Over the festive break we’ll be running through our top 20 picks of the year’s best games, leading up to the reveal of Eurogamer’s game of the year on New Year’s Eve. You can find all the pieces published to date here – and thanks for joining us throughout the year!
A hard-boiled, wild-eyed cousin of Planescape Torment, Disco Elysium is a game about defeat. Specifically it’s about the defeat of the political Left, set on the run-down waterfront of a quasi-European metropolis that once played host to a communist revolution. Revachol was a city built “to resolve History”, you’re told early on, where “the terrible questions of our time will be answered”. Five decades down the line, those answers are writ large in the bullet holes from mass executions, the bigoted orphans roaming the mouldy tenements and the craters left by the neoliberal governments that brought Revachol’s revolution to heel.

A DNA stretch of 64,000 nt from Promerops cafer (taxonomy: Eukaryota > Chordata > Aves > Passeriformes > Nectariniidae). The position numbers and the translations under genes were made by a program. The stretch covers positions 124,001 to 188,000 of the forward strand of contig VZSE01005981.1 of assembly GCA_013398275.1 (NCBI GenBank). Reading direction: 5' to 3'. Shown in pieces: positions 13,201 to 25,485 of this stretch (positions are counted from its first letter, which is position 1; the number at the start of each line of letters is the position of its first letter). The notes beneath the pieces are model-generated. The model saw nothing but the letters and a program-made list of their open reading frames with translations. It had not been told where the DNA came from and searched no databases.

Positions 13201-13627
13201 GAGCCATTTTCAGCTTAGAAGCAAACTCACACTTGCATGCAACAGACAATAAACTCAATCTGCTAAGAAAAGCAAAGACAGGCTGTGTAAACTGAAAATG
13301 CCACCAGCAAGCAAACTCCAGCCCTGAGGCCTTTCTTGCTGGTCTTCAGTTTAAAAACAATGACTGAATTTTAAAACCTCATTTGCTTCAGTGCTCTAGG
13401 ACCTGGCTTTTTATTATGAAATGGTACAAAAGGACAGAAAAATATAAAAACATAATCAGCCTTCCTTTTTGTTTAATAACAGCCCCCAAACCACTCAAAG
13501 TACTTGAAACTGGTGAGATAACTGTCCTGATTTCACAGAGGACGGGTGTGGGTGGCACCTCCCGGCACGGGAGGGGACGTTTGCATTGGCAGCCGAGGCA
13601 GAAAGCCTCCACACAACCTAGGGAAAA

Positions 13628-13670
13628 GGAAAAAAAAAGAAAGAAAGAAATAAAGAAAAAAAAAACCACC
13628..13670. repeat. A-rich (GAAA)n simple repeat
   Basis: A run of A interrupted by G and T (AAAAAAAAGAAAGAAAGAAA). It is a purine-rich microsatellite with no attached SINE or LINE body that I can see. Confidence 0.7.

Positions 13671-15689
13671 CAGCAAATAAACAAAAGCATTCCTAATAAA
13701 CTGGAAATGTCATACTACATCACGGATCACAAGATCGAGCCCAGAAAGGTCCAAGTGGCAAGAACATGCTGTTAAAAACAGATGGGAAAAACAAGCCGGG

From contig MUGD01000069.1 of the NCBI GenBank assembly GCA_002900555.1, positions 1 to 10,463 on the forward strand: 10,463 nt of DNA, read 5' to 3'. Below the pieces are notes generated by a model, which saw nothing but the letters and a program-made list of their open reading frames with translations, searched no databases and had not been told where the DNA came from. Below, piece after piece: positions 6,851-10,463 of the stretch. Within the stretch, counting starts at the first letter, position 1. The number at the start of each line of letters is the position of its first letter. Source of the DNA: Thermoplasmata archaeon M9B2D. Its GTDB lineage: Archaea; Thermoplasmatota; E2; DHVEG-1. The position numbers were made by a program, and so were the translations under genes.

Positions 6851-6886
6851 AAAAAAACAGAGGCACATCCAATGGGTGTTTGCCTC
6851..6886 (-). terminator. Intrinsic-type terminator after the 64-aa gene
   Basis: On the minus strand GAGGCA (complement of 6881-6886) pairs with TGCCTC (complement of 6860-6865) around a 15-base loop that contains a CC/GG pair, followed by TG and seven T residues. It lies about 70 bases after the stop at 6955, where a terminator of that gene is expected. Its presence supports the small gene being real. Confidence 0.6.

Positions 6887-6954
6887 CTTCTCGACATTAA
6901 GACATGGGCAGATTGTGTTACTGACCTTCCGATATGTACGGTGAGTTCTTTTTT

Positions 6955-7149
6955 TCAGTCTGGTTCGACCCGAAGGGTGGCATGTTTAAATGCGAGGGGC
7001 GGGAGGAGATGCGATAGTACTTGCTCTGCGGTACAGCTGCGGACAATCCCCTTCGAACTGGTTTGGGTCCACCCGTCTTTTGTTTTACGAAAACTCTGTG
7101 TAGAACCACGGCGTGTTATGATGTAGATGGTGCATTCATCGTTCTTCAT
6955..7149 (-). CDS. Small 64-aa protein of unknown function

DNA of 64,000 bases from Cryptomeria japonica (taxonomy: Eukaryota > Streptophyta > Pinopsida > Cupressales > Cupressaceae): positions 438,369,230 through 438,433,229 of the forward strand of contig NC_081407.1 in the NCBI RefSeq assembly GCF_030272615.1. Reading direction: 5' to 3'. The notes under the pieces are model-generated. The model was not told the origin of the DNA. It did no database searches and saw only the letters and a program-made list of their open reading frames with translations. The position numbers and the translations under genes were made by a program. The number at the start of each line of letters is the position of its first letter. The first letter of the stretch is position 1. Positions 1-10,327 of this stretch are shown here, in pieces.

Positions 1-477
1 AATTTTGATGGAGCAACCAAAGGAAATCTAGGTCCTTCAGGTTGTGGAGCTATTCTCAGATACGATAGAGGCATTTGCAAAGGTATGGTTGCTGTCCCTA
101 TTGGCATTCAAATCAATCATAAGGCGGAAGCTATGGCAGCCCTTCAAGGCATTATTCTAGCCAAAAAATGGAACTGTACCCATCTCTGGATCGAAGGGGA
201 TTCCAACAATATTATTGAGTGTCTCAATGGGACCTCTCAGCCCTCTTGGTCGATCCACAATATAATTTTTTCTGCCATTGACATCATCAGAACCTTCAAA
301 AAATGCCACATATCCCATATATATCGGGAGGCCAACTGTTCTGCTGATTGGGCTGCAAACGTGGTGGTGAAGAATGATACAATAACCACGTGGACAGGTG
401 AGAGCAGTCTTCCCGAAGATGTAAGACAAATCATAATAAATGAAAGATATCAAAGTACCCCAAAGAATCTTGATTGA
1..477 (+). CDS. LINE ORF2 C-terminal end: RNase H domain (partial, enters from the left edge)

It’s certainly a painful game to contemplate if, say, you recently voted Labour, but Disco Elysium’s atmosphere of despair should cling to anybody who has ever sought a better life for themselves, regardless of their politics. Early in the story, you dream of your own corpse dangling from a tree in the scattered light of a disco ball. Through blackened, bubbling lips, the body proceeds to damn you for this world’s dreadful plight. “You failed,” it croaks, against the melancholy lilt of a distant guitar. “You failed me. You failed Elysium. Four point six billion people – and you failed every single one of them.” Coughed up by the past your character is desperately trying to forget, the accusation is ludicrous but horribly convincing: it reflects the demented self-aggrandisements of both severe depression and video games. You aren’t just an amnesiac has-been detective, after all, drinking and drugging himself into a not-so-early grave. You’re the Player. If any single individual bears responsibility for the state of this universe, it’s surely you.